Sleazy details of ‘budget padding’ emerging from the NASS has spurn extensive debates on the inappropriateness and legality of the ‘padded’ sharing of our national cake. Different interpretations from pundits have emerged over its short life span. Uncertainties surrounding the legality of ‘budget padding’ is diverting attention from other pressing national issues. Now that the presidency has finally broken its silence the comments that ‘padding’ is not an integral part of the legislative lexicon in that when budgets are presented before the legislature, the legislature is at liberty to consider and pass it as they deem fit re-echo position taken by the leadership of the lower chamber. Such utterance from government will send a strong signal to the foot soldiers of corruption that is now business-as-usual. Interestingly, the EFFC and Police are still carrying out independent investigations on the allegation thereby creating the ambiance of all organs of government working in cross-purposes. Thus will have profound consequences for the anti-corruption agenda of Buhari’s administration.
In a polity where extensive uncertainties exist, one thing is certain: the ‘budget padding’ impasse has opened a new vista in our political space. Rebranding of corrupt practices as ‘padding’ by the ruling class is a phenomenal expression of the decadence in society. Undoubtedly, padding is the new normal of legislative budget appropriation lexicon. But it is an aberrant situation forcefully projecting interest of the dominant class on the vast majority. The primary goal of ‘budget padding’ is the looting of resources from the civil public to the primordial public. Padding as a new entrant into our rent seekers’ lexicon is all the insertion of superfluous figures into the budgets for the purpose of concealing the real intention of the person engaged in padding. Thus, ‘budget padding’ can be said to be a chicanery of the elite to lure impressionable Nigerians of the inevitability of an illegal act for the mere fact that it is sanctioned by law. Premised on this, padding is a political tool just as it is equally a term referencing the act of misallocating resources using the budgets.
As a political tool ‘budget padding’ is capable of uplifting society while simultaneously acting as an instrument for appropriation of the commonwealth. However, its transformational potential is skewed favouring the position of those engaged in padding or an ethnic group in the political economy. Given this, padding re-echo the ghost of our parochial identity politics that Nigerians are struggling to exorcise.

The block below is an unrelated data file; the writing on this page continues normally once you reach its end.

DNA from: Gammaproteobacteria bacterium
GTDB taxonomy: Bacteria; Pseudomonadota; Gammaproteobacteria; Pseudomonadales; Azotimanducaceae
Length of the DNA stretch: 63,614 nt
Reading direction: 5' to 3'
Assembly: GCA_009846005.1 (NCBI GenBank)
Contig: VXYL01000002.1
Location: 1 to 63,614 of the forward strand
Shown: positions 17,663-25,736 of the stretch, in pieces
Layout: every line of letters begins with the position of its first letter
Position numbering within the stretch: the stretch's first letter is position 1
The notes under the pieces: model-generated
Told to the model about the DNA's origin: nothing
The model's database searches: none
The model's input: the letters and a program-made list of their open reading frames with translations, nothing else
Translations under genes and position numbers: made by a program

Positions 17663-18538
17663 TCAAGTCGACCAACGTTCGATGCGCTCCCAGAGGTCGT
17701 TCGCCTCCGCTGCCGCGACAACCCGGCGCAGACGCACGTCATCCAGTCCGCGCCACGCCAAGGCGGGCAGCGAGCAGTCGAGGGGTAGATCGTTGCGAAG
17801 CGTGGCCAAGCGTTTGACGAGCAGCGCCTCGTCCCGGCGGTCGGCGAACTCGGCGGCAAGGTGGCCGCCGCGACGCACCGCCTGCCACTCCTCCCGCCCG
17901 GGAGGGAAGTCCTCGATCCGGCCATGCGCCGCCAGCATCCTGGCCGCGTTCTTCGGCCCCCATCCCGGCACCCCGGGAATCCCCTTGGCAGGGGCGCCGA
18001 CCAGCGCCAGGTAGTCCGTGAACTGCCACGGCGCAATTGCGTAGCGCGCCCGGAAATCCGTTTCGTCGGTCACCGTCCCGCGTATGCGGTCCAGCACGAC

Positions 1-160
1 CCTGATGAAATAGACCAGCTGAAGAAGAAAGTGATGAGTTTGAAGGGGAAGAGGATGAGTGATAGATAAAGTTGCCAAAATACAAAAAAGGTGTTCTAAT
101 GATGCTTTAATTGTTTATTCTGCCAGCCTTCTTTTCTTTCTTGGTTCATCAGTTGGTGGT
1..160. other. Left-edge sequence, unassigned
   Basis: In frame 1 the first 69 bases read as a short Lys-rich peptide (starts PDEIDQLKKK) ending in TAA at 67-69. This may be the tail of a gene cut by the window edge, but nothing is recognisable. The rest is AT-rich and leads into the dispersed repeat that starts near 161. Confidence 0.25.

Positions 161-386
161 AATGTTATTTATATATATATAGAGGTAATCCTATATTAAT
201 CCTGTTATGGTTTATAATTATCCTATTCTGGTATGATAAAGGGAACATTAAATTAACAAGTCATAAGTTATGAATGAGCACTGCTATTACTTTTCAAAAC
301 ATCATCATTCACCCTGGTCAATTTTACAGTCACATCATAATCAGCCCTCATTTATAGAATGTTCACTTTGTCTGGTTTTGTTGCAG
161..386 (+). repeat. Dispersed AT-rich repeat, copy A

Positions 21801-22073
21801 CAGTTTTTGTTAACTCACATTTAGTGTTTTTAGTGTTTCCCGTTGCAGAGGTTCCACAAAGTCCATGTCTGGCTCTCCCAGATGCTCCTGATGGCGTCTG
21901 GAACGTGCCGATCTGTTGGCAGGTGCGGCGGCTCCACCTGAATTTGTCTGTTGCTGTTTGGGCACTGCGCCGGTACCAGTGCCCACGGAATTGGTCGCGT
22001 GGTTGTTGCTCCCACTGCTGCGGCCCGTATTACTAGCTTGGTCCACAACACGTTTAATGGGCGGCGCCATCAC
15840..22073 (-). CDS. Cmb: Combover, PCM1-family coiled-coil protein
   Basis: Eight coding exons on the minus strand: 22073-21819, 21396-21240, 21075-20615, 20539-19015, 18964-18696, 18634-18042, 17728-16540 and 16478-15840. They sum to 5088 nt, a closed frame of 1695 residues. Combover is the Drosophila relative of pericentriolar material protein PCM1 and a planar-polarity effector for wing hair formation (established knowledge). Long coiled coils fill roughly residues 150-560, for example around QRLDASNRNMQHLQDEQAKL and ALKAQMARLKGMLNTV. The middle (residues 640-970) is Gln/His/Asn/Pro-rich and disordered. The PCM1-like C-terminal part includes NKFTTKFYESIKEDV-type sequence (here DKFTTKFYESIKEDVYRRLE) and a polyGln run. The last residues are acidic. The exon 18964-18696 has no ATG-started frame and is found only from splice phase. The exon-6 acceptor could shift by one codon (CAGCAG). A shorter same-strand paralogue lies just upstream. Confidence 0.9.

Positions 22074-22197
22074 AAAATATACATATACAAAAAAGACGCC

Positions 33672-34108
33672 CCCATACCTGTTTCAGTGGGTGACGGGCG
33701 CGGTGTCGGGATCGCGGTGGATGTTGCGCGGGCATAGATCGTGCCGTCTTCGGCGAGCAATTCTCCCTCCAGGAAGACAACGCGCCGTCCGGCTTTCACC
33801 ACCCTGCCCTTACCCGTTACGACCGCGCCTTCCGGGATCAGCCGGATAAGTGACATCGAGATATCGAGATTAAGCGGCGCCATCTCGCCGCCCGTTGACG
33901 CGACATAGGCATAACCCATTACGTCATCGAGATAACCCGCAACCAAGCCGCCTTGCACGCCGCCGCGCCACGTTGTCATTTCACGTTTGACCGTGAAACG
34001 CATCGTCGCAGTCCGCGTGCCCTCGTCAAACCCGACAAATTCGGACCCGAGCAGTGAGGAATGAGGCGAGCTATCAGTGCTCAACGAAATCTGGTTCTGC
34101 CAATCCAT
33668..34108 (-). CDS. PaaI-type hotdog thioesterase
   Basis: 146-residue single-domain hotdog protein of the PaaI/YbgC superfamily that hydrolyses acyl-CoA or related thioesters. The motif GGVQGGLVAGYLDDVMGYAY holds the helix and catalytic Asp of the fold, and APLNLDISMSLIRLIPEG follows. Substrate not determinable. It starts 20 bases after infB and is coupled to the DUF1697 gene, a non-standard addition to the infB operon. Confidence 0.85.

Conflicts emanating from the reinforcement of identity politics is evident from the want of equity and distributive justice intrinsic to the budget process which is a direct affront on the consciousness, responsible and engaged appeals of Nigerians for minimization of private gains in the guise of ethnic agenda. The concretization of identity politics in a padded budget serves two ends. In the hands of a morally upright politician, budget padding can bring development closer to the people whereas in a weak state it is a prebendal act capable of only generating immense benefits for the ‘rent seeking’ class.
Today, these benefits are far more acute in the 8th National Assembly where a legislator serves two publics: the primordial and civil public. Here, a ‘good’ politician is expected to steal from the civil public in order to give to the primordial public. As of late, the primordial interest has been subordinated to private end.
Certainly, the ruling class are no longer interested in sharing proceeds of the loot with their kinsmen rather politics is a winner takes all zero sum game. With the anti-corruption knot tied around economic neck of the elite tightening daily, their core values are now undergoing gradual change. One of the ‘change’ can be gleaned in the no holds barred war to untangle their pecuniary enterprise from the hangman’s noose. As a matter fact, corruption is fighting back driven by those who claim to have incorruptible credentials. What we are witnessing today is the outcome of an unholy alliance of estranged lovers. A matrimony conceived in greed, nurtured by greed and for the greedy and the engine which drives this quest is their inflated ego.